The Scoliosis Research Society estimates that more than 80 percent of scoliosis cases don’t have an identifiable cause. In addition, 90% of all cases of scoliosis occur in the adolescent and teenage age group ( > or = to 10 years of age) and possible explanations may include a fast growth spurt, neurological abnormalities, genetic conditions, or birth defects.
Kidshealth.org tells us that 3 in 100 people develop scoliosisand that girls are more prone to developing severe cases of scoliosis than boys. Many cases of scoliosis in children are mild, so your child may not need any additional treatment.
If treatment is indeed indicated, back braces are an option for children. Your child may have to use a brace if:
• He or she is still growing and the curvature is more than 25 to 30 degrees.
• He or she is still growing and the curvature is between 20 and 29 degrees, but the curvature is getting worse.
• The curvature is between 20 and 29 degrees and he or she has at least two more years to grow; also if your child is a girl, and has not begun menstruation (NIAMS).
The curvature of the spine’s natural urge to continue to curve can be prevented by wearing a brace. This method of treatment is more effective for cases that are detected early. Bracing effectiveness is related in large part to the amount of time the brace is worn. Most studies indicate that optimal brace effectiveness is achieved when the brace is worn on average 18 hours/day. In unruly curves it may be necessary to increase brace wear to 23 hours per day to optimize the benefit.
You may be wondering what these braces look like and how will it affect your child’s self-esteem. There are two main types of braces:
• Underarm Brace: This brace is the most common type and is called a TLSO (thoracic-lumbar-sacral-orthosis) brace. This is a low-profile brace, which means it comes up under the arms and fits beneath the clothes. The TSLO brace is constructed of plastic and fits close to the body. This type of brace is practically invisible.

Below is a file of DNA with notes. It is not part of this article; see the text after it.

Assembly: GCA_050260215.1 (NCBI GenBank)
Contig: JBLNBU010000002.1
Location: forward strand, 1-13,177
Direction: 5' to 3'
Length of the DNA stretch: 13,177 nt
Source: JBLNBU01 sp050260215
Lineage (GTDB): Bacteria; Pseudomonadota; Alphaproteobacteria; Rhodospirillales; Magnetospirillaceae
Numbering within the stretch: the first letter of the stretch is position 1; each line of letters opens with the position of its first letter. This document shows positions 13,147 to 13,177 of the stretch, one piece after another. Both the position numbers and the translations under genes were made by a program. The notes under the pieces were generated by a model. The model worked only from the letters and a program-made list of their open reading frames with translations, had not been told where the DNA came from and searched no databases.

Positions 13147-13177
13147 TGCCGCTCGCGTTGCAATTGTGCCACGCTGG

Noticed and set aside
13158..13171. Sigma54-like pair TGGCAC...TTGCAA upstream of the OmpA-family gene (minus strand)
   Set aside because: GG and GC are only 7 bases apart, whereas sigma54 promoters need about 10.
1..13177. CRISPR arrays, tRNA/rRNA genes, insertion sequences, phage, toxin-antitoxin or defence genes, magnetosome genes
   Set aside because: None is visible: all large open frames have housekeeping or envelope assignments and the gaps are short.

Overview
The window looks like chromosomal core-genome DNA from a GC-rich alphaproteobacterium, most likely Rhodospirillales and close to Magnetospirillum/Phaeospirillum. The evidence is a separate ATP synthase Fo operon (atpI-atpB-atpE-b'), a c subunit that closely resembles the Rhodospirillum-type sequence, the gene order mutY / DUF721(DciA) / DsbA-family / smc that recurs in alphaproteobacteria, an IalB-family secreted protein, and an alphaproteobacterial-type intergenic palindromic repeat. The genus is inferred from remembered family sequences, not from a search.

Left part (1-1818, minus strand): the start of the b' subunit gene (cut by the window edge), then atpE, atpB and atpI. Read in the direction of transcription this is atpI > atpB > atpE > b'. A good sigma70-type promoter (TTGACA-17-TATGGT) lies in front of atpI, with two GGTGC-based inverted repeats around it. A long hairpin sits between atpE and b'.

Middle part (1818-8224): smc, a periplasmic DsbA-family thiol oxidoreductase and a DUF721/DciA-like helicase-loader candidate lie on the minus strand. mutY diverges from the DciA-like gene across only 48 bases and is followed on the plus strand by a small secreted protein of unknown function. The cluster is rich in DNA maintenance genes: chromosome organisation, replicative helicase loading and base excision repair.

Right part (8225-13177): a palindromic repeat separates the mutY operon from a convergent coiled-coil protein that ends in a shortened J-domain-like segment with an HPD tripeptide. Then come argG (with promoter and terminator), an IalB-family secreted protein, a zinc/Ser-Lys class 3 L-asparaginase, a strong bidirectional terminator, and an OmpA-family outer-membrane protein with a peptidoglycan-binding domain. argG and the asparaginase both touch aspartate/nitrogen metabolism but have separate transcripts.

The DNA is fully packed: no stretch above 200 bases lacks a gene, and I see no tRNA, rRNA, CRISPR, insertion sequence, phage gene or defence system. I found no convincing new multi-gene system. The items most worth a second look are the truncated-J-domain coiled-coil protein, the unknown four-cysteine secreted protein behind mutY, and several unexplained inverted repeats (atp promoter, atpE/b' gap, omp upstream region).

• Milwaukee Brace: This type of brace begins at the neck, covers the child’s entire torso, excluding arms and legs. The Milwaukee Brace is designed to treat the curves that an Underarm brace cannot.
• Charleston brace: This is also a low-profile brace, and it bends the spine to straighten the curve as much as possible to prevent the curve from worsening. This brace puts the child’s body in an awkward position, though, so it can only be worn while sleeping.
Surgery is generally considered a last resort treatment and is reserved for children with severe curves, which are greater than 45 or 50 degrees. If you feel that your child is experiencing too much discomfort or the curvature is interrupting your child’s daily life, talk to your doctor.
Want more information about scoliosis in children? Read Dr. Baynham’s educational Scoliosis Information section on the Children Scoliosis website.